Donald Trump wasted no time making good on one of his largest campaign promises: ending the US involvement in the Trans-Pacific Partnership (TPP). As a member of the TPP, how will Singapore be impacted by this development?
The Back Story
The fully understand the TPP, we need understand how this agreement came into existence.
It began in 2006, when Singapore, Brunei, Chile and New Zealand formed the Trans-Pacific Strategic Economic Partnership. This agreement, at its core, was meant to provide free trade opportunities between these four member nations. The term “free trade” is thrown around a lot, but this generally means a reduction in taxes and tariffs on imports from other nations. While this type of agreement can make it easier for domestic jobs to be outsourced, the general rationale is that free trade will benefit all participating countries in the long run by lowering prices.
In 2008, the United States, Australia, Peru, and Vietnam formally announced their interest in joining the agreement. This was followed by Malaysia in 2010, Mexico and Canada in 2012, and finally Japan in 2013. In total, these 12 member nations account for roughly 40% of the world’s economic power – providing a powerful marketplace for the exchange of goods and services. For reference, the European Union accounts for roughly 23% of world GDP.
Enter Donald Trump
President Barack Obama was a champion of the agreement, and saw the TPP as a way for U.S. businesses to gain access to Southeast Asian markets and help slow China’s growing influence in the region. In total, the final text of the TPP would have eliminated nearly 18,000 taxes, tariffs and restrictions on foreign trade between member nations. Opponents of the TPP, like Donald Trump, saw the agreement as a way to outsource US jobs at the expense of the American working class. Those in Donald Trump’s camp did not believe the long-term benefits would outweigh the short-term negative impacts. These are both very simplified descriptions of their positions, but does a good job summing up the debate carried out in the United States and elsewhere.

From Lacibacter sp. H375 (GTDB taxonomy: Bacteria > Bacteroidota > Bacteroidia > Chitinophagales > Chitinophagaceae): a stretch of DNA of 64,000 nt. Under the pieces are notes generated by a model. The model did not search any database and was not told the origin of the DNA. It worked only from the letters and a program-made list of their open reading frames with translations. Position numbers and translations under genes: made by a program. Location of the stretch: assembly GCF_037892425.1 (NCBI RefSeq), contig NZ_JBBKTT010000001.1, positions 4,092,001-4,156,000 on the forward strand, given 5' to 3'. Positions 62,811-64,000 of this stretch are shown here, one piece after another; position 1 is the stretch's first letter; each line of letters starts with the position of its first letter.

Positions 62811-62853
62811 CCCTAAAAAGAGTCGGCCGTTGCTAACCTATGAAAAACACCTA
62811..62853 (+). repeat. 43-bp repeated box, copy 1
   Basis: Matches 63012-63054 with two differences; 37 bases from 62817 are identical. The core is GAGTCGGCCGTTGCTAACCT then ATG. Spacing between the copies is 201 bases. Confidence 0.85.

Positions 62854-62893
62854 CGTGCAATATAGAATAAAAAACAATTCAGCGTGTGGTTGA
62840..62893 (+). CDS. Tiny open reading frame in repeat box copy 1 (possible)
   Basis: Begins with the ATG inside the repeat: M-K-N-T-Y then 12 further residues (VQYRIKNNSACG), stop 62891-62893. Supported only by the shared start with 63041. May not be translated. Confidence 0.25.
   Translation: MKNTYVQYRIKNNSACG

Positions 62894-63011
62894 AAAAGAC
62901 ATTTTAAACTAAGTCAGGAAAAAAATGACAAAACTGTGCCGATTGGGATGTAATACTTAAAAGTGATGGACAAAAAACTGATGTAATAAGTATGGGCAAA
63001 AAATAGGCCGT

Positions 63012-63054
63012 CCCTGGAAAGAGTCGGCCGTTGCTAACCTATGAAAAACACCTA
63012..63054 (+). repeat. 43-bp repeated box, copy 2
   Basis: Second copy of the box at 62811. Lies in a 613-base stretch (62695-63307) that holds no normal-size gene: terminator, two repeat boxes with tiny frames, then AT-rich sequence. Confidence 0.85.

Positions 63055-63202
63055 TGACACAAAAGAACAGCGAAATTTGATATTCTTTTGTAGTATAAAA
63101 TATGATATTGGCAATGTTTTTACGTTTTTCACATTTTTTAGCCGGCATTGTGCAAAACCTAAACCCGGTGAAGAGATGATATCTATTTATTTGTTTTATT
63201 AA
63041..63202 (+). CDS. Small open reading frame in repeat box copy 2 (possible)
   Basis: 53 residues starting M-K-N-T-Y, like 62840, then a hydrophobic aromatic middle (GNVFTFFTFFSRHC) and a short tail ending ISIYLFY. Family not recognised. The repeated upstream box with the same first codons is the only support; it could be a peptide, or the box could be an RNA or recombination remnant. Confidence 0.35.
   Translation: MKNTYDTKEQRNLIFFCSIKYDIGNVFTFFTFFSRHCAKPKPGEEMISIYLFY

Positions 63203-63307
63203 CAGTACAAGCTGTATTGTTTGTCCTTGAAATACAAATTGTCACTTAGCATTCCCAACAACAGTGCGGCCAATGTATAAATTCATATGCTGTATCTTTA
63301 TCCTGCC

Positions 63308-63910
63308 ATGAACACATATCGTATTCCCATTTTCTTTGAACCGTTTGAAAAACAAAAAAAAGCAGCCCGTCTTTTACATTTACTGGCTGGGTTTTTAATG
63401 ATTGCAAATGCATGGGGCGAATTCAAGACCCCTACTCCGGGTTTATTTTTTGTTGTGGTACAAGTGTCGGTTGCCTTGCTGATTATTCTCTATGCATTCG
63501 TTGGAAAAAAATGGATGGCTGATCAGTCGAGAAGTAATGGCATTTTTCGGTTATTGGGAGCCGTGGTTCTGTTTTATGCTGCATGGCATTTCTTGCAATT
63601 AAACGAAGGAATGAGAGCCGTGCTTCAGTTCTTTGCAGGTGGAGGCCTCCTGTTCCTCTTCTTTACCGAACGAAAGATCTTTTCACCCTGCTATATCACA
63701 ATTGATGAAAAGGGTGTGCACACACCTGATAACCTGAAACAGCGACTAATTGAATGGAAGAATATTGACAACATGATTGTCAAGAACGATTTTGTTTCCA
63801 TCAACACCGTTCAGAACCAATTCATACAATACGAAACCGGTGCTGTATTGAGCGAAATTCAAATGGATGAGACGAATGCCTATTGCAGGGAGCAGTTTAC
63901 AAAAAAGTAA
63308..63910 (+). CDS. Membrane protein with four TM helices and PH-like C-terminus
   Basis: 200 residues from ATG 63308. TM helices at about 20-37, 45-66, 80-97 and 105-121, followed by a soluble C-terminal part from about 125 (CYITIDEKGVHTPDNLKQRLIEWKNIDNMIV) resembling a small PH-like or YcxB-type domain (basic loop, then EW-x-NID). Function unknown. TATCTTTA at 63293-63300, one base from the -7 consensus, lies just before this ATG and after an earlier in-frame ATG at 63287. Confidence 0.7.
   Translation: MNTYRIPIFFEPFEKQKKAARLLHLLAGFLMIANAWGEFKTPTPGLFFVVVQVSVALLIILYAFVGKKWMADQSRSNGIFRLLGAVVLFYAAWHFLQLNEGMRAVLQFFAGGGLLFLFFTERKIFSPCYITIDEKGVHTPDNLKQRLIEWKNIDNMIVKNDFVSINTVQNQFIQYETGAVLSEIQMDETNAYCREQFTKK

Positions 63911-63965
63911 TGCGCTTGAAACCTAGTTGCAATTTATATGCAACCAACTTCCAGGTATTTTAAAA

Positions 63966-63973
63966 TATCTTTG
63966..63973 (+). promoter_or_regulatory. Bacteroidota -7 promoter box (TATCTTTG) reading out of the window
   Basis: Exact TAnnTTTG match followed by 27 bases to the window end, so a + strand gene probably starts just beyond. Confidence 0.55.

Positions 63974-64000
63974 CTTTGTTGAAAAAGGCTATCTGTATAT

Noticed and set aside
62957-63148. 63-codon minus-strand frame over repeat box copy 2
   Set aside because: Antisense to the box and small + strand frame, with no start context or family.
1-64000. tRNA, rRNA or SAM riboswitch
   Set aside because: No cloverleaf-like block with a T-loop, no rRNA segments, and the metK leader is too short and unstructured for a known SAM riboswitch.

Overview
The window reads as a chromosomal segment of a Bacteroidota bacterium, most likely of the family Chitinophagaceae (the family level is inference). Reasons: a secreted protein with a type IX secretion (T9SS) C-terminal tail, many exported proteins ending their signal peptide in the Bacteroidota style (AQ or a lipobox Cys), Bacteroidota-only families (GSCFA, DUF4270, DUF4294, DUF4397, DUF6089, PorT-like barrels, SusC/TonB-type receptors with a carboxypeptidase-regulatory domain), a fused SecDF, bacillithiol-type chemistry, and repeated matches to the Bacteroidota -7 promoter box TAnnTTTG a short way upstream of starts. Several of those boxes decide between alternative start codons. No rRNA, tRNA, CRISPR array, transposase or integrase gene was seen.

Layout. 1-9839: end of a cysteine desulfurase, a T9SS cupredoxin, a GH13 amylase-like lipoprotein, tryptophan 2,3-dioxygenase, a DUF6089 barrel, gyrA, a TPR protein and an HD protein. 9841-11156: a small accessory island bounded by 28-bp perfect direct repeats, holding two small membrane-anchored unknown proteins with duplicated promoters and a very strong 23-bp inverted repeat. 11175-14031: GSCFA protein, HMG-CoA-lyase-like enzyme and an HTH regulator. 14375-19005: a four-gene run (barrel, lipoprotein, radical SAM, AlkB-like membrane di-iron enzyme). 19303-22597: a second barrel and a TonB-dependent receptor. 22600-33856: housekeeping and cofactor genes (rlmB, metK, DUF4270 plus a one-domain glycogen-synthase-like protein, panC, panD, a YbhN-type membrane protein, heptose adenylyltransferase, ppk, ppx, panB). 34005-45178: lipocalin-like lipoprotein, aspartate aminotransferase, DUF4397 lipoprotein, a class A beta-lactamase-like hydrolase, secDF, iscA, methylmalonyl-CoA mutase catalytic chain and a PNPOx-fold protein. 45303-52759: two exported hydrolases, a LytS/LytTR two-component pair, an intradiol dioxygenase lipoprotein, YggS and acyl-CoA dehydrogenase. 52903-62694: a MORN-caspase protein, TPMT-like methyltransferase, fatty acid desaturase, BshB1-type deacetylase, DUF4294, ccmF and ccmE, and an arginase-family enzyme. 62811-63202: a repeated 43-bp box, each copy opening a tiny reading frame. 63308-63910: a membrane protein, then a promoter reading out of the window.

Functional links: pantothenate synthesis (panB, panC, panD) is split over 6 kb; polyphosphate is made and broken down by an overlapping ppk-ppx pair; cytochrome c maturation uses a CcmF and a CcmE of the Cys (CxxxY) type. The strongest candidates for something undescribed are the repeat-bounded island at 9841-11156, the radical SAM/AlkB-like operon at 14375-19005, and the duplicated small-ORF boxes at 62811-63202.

When Donald Trump became President, one of his first acts was to signal an American exit from the TPP, leaving the 10-year old agreement in a state of disarray. The United States is the largest single member of the agreement, accounting for 66% of the TPP member nation’s total GDP. By comparison, Singapore comprises just 1.06% of TPP’s GDP. Japan is the only country approaching the United States size within the agreement, at just 17%.
What This Means for Singapore
At face value, this may seem like a very bad thing for Singapore. However, there are three reasons why the impacts to Singapore’s economy will be negligible.
- As a champion of free trade, Singapore already has robust free trade agreement with the United States outside of the TPP. In fact, Singapore has existing free trade agreements with Japan, New Zealand, Peru, Australia and talks are underway with Mexico and Canada . Singapore is well positioned from a trade perspective with, or without, TPP. The same cannot be said for neighboring countries like Vietnam or Malaysia.
- As we know, Singapore’s economy is heavily dependent on foreign investment – not just the trade of goods and services. These same trade agreements referenced in point one will continue to ensure that Singapore remains an attractive place for foreigners to build, invest and start businesses.
- The United States accounts for just 6.7% of annual exports leaving Singapore. China, Hong Kong, Malaysia and Indonesia are all larger trade partners on an annual basis. While this agreement may limit trade with the United States in some minor capacities, the United States makes up a relatively small portion of Singapore’s overall export economy.
The Long-Term View
While an exit from TPP is not an immediate negative for Singapore, the overall protectionist trade views of Donald Trump could cause a slowdown in trade between Singapore and the United States in the years to come. The larger concern here is that President Trump’s trade policies will not stop with TPP, and trade between the United States and Singapore could be negatively impacted by other measures. These measures could include a repeal or renegotiation of existing trade agreements or a substantial increase in import tariffs when goods enter the United States.
Longer-term, this is the real story that Singapore residents, consumers and investors should be watching. A significant decline in global trade could hurt every economy in the world, and ultimately lead to decline in Singapore’s trade with every country. At Value Penguin, we will keep you updated on these developments in the months and years to come.
The article What Does a US Exit from the Trans-Pacific Partnership Mean for Singapore? originally appeared on ValuePenguin.
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